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Kazan Summit Reveals Rifts Among Former Soviet Countries


Leaders of 12 former republics of the Soviet Union have not agreed on a way forward for the loose confederation, known as the CIS, at a meeting held in the ancient city of Kazan. The meeting revealed rifts following recent political shifts in several of the member countries.

The central Russian city of Kazan in the mostly-Muslim Russian republic of Tatarstan is holding a gala celebration marking the 1000th anniversary of its founding.

Many visitors have arrived to take part in the festivities, which included a gala concert.

Also attending are the 12 leaders of the former Soviet republics that are part of what is called the Commonwealth of Independent States, or CIS.

The CIS, which was formed as the Soviet Union collapsed in 1991, has long served as a means to discuss economic and political issues of the now-independent countries that were once ruled with an iron hand from Moscow.

Some of those states now seem reluctant to foster such close ties with Moscow.

Ukraine, Georgia, Kyrgyzstan and the small southern republic of Moldova have all elected more pro-reform governments in recent years, and some say they may soon set up their own regional organization to reflect the new reality.

Even Russian President Vladimir Putin seemed to acknowledge what this means for the CIS. In a final statement at the end of the summit, he said "the question of modernizing the CIS will be deep and very difficult."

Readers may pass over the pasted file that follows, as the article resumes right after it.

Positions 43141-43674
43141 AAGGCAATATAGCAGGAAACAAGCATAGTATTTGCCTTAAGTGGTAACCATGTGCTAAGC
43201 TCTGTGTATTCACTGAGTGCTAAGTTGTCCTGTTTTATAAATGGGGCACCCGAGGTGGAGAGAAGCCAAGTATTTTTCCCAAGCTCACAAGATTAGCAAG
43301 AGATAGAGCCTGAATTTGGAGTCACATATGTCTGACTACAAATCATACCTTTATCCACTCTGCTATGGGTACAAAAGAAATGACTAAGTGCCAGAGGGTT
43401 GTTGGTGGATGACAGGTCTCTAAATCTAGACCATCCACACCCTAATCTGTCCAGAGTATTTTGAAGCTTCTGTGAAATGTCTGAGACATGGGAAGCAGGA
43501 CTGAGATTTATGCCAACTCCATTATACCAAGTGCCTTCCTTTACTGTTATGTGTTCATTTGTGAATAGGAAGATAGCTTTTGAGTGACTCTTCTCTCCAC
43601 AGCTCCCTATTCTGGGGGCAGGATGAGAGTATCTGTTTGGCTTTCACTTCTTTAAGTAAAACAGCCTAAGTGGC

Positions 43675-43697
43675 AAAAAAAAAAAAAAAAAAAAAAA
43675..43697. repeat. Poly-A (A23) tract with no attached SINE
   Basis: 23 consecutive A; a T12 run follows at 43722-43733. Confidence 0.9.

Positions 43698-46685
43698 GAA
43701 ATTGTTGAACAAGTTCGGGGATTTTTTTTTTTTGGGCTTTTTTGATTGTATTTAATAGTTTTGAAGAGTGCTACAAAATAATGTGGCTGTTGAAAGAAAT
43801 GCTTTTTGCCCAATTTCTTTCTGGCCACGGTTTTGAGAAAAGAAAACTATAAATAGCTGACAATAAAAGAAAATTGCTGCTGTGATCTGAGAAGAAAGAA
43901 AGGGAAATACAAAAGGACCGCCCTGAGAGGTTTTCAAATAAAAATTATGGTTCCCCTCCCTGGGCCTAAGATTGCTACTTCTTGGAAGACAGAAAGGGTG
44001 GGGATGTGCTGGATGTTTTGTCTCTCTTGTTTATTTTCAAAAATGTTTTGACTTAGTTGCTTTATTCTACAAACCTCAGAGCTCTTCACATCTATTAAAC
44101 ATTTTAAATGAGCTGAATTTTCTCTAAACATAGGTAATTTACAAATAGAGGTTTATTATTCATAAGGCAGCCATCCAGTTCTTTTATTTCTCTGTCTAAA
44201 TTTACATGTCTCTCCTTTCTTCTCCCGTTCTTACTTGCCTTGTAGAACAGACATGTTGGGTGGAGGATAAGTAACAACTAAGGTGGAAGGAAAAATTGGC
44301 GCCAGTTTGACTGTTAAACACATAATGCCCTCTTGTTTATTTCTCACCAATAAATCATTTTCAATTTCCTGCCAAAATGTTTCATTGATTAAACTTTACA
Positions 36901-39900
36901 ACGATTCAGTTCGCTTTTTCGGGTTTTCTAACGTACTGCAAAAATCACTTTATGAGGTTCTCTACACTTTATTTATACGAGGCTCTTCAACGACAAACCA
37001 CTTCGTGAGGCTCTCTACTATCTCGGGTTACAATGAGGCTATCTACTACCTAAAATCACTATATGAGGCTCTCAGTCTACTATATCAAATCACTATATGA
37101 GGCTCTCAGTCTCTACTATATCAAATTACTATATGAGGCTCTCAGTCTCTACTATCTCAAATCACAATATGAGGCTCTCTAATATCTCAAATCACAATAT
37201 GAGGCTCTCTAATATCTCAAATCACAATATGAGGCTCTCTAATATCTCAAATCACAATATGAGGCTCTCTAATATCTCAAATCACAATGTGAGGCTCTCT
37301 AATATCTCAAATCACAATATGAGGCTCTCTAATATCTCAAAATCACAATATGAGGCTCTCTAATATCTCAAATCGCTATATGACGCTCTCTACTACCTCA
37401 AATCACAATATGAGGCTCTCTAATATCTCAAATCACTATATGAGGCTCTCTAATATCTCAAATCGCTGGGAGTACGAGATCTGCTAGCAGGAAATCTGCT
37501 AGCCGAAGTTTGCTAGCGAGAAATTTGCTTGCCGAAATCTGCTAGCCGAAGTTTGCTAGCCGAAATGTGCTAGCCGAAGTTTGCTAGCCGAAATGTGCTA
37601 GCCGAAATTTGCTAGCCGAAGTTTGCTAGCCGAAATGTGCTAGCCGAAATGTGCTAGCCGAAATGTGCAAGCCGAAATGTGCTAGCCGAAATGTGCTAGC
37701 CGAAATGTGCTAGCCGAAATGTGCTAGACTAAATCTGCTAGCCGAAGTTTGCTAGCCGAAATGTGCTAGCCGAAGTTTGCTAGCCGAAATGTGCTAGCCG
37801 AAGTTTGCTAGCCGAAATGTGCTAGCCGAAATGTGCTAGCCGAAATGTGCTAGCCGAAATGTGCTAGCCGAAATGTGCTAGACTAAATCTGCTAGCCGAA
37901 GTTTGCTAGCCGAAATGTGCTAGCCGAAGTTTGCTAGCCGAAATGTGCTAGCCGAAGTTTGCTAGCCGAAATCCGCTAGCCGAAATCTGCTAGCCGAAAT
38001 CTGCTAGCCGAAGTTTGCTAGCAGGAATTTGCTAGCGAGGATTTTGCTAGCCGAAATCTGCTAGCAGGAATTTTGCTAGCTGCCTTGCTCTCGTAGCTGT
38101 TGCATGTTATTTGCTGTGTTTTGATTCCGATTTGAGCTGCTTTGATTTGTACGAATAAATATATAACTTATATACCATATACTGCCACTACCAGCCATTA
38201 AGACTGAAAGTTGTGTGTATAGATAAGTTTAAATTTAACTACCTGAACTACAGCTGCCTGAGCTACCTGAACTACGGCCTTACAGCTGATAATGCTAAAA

The leaders did sign agreements concerning the fight against terrorism and how to deal with illegal immigration.

But the emerging differences within the bloc are increasingly clear, according to Andrei Kortunov of the New Eurasian Foundation in Moscow.

"Indeed, there are a number of countries that tend to be more liberal, more democratic and more reform-minded than others," he noted. "The danger is, you have this split, and the split might have very serious geopolitical and geoeconomic consequences."

Last week, Russia's foreign minister said Moscow may change its long-standing policy of providing gas and oil at lower prices to other CIS states, seen as a kind of warning to Ukraine, Georgia and Moldova.

Mr. Kortunov says, if this happens, it is likely to be implemented gradually, and would reflect new international terms of trade.